K. KENNEDY: Well, he listened to him all the time, when they came to the colleges, to do their dance.

KING: Russell introduced him to Andrea?


K. KENNEDY: Then he said, you take over.

KING: We'll take a break and -- was that introduced at trial?

K. KENNEDY: No. I don't think so.

B. KENNEDY: I think they may have touched base on some of the religious beliefs and stuff that they were doing as part of the evidence.

KING: But he didn't testify?

B. KENNEDY: No, sir.

KING: We'll take a break and come back. We'll include your phone calls as well with Karin Kennedy and Brian Kennedy, the mother and brother respectively of Andrea Yates. Don't go away.



UNIDENTIFIED MALE: How would that be a way out?

A. YATES: For the children?


A. YATES: They would go to heaven and be safe up there.

UNIDENTIFIED MALE: How would that happen?

A. YATES: After I -- after I killed them, they went up to heaven and be with God and be safe.

UNIDENTIFIED MALE: And you figured that was a way out of what?

A. YATES: It's not a way out, it's just something I was told to do.

UNIDENTIFIED MALE: Who told you to do that?

A. YATES: Satan.

UNIDENTIFIED MALE: Satan told you to send your children to heaven?

A. YATES: No, to kill them.


KING: We're back with Karin Kennedy and Brian Kennedy, the mother and brother respectively, of Andrea Yates. We're going to go to your phone calls. Do you ever feel, Karin, any guilt? Do you ever say to yourself, maybe I should have done something that I didn't do?

K. KENNEDY: Well, sometimes I feel like I should have helped them more with the children. But then I had my husband at home.

KING: Anything in growing up?


KING: So none of this happened until the first child was born, right? She showed no signs of depression or...


KING: ... until the first child? What about you, Brian, you're the brother? What do you think...

B. KENNEDY: As far as doing more?

KING: Yeah, could we have -- do you ever say to yourself, could we have done more?

B. KENNEDY: Well, I guess to a certain degree. Like I said earlier, just short of intervention, you know, push him out of the way and taking Andrea, which I think mom and I probably considered for a while, but Andrea was growing up with some very good morals. And I think that he just basically let her know where her place was at. And I think in the process, right there toward the end there, actually he was trying to maybe put some distance between the family and Andrea.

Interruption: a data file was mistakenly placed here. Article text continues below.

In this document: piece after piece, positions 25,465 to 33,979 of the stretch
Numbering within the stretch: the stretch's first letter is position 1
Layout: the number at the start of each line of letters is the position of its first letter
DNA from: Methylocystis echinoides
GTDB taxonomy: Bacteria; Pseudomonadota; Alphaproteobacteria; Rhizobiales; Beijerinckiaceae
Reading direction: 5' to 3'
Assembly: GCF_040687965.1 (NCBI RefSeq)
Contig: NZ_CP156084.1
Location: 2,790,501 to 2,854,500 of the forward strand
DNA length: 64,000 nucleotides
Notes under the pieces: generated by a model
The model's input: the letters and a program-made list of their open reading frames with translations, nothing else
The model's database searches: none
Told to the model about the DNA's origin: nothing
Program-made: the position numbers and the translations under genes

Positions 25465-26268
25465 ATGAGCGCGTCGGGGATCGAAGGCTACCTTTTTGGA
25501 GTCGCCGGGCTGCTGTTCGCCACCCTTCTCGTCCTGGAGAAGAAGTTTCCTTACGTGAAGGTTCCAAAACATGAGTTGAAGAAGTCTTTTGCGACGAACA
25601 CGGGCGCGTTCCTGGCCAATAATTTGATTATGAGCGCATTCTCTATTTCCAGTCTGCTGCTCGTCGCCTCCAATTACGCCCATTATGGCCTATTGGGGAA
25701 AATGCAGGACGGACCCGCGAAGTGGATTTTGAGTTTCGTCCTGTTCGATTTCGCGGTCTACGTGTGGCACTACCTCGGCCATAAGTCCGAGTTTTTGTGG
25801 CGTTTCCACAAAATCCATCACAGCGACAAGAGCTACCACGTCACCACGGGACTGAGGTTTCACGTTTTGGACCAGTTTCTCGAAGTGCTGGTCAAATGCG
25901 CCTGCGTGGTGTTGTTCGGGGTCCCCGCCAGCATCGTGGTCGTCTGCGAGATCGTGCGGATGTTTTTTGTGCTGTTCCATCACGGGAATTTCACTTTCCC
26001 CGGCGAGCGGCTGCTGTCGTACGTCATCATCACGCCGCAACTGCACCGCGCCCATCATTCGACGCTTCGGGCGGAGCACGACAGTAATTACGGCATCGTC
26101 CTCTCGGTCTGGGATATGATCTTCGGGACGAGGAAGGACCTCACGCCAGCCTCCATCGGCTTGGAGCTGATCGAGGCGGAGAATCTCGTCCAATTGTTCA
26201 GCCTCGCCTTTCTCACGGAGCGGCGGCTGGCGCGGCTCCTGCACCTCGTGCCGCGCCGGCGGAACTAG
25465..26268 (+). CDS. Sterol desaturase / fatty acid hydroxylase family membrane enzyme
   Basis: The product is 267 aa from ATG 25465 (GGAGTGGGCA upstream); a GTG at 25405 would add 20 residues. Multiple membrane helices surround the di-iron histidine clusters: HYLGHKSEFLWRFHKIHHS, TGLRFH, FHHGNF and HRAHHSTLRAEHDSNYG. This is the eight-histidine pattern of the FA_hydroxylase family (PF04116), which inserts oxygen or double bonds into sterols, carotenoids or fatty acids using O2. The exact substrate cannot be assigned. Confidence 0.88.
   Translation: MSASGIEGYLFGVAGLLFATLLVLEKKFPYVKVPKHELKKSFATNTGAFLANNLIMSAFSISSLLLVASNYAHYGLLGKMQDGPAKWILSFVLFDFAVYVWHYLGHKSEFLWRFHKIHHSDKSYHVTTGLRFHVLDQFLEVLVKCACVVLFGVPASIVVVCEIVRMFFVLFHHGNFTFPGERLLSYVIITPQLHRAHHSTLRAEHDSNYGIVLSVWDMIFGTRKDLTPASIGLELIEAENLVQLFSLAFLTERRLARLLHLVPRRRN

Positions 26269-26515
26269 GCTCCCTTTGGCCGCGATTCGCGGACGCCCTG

KING: Russell?

B. KENNEDY: Right. I mean, I think that maybe he didn't think that we were fitting into his line of vision, so he just kind of basically cut through -- maybe closed in or something like that, and kept her away from any type of outside influence.

KING: Let's go to some calls. Bakersfield, California. Hello.

CALLER: Yes, hello.


CALLER: When Andrea exhibited signs of depression after the birth of her children, did her mother or her brothers directly approach her husband and say exactly what they were seeing? And if so, what did he say?

KING: Good question. Brian?

B. KENNEDY: OK. Do you mind -- the last part of the question again?

KING: She said, when you saw the signs of this, did you approach her husband?

B. KENNEDY: Right.

KING: And tell him of your concerns?

B. KENNEDY: Yes. I think in some direct ways, but sometimes people are actually unapproachable and have their own views and their own ideas.

KING: Did you ever say to him, there's something wrong with Andrea?

B. KENNEDY: Absolutely. And we didn't...

KING: And what did he say?

B. KENNEDY: ... actually didn't say -- we told him. But I guess he was always thinking that she was going to snap out of it, you know, swift kick or something like that, and she was going to get better.

KING: Karin?

K. KENNEDY: No. We could never tell much.

KING: You couldn't talk to him?

K. KENNEDY: Not about Andrea or anything.

KING: Did you talk to Andrea? After the first child is born, she starts to exhibit these signs of depression.

K. KENNEDY: Yes. Yes.

KING: Did you talk to her?

K. KENNEDY: She was in Florida. No, that was John that was in Florida, that she had...

KING: He was with the space program there?

K. KENNEDY: Yes. Yes. And...

KING: Did you talk to her, Brian?

B. KENNEDY: Not after the first or the second child. I became involved after the birth of Luke, the Lukester.

KING: The Lukester?

B. KENNEDY: The Lukester, because I was kind of... K. KENNEDY: We took care of him.

B. KENNEDY: ... I had my own son, but I taught him how to smile and bounced him on the bed, because he was still actually breast- feeding with Andrea when she went into the First Hospital of Methodists. She was very depressed and down and out, and basically not communicating with the world. So we had to change his diapers, because they stayed at mom's house, and I helped take care of the children. So he always had a smile on his face when he came into the room with me.

K. KENNEDY: We had to train him to drink from the bottle, because he was breast-feeding before. And...

KING: Were they fun kids?

K. KENNEDY: Oh, yes. Yes.

B. KENNEDY: They were, but it seems like they didn't laugh as much. They were very, very highly intelligent for their age. Of course, you know, Andrea was teaching them. But I think they could have laughed more. I really do.

KING: Was she home teaching?

B. KENNEDY: Absolutely.